I'm not saying "maybe you should have thought of that before you got pregnant" and clearly, my statements can't be applied to disabilities incurred during childbirth or early childhood and etc. I'm saying that if you find out you're pregnant and then find out your kid is going to be seriously unable to care for itself in any way throughout its entire life, while still pregnant, I don't think your first choice should be to decide to keep the kid a kid forever. (Yes - the article doesn't say that it should be your first choice, either. But I think maybe if you're pregnant with a kid you know you won't be able to take care of, maybe you shouldn't have that kid. It's terribly armchair-view of me, I know. People have all sorts of feelings about having children, I know. Silly me for caring about those a lot less. My position, of course, doesn't apply to all children with disabilities or even all cases covered by or discussed in the article. Sue me for not covering all bases.)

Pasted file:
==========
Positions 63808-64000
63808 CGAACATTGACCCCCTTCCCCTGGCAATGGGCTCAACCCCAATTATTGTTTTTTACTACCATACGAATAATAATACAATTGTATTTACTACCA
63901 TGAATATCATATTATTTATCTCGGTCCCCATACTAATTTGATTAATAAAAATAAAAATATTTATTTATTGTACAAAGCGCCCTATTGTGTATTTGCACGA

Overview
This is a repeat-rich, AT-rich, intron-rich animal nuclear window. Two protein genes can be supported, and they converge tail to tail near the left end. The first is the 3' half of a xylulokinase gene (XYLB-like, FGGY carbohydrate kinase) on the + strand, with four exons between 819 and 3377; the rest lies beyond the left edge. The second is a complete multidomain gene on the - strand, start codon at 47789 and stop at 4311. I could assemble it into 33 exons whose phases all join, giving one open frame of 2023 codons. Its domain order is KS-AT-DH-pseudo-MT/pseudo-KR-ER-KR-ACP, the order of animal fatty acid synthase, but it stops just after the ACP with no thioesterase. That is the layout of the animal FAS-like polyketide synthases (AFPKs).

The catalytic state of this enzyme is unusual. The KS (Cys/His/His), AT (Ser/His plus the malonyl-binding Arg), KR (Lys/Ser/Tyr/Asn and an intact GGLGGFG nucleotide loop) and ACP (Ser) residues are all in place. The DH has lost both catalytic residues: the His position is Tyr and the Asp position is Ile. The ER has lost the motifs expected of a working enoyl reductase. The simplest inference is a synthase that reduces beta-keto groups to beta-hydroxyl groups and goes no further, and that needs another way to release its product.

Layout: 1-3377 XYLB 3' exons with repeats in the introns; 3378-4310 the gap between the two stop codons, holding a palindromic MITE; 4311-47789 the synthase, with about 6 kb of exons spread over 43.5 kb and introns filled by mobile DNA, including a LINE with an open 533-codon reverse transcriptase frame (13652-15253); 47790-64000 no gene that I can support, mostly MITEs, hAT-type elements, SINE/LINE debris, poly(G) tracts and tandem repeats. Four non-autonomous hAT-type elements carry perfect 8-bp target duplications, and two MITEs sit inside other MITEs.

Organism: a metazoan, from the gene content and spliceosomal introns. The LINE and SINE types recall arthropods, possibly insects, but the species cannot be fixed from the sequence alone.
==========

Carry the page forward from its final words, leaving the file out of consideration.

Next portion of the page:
Sure, parents make controversial decisions about what they want their families to look like all the time. Sure, it's really easy to have emotions about it from an armchair. Sure, we're all glad we don't have to make these choices or have these thoughts. Sure, I can say "Never ever ever" all I want and it doesn't mean I actually would "never ever ever" if I was in that situation and everyone can point that out and agree with it until we are blue in the face. Sure, what the article talks about should only be a last-case resort.
Sure, it's easy to decry the mistakes of others. So what?
Sure, we could argue about how much choice a disabled child has in their life at all even before their parents unilaterally decide to permanently alter their bodies in truly significant ways so why does it matter they don't have any choice in that, either? I don't care. I'm still disgusted.